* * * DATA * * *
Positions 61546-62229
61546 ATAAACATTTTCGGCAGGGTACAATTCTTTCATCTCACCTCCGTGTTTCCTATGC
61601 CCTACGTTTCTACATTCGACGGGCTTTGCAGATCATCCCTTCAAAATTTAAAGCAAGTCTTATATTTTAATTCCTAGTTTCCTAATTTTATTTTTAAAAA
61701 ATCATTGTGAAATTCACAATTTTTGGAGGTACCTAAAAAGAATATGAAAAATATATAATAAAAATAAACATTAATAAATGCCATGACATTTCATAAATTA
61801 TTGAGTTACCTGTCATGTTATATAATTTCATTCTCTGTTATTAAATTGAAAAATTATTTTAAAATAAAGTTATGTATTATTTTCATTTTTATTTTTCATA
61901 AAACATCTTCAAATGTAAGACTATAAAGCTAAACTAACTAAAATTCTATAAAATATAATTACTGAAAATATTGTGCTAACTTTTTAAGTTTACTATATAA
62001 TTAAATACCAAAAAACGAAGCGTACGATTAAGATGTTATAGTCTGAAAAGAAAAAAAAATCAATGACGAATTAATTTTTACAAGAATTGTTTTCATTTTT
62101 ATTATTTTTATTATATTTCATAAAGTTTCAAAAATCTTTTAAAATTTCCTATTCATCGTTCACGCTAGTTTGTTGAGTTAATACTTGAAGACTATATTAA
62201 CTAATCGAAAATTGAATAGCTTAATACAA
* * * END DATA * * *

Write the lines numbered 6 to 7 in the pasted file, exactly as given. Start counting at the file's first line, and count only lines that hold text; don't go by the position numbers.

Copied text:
61901 AAACATCTTCAAATGTAAGACTATAAAGCTAAACTAACTAAAATTCTATAAAATATAATTACTGAAAATATTGTGCTAACTTTTTAAGTTTACTATATAA
62001 TTAAATACCAAAAAACGAAGCGTACGATTAAGATGTTATAGTCTGAAAAGAAAAAAAAATCAATGACGAATTAATTTTTACAAGAATTGTTTTCATTTTT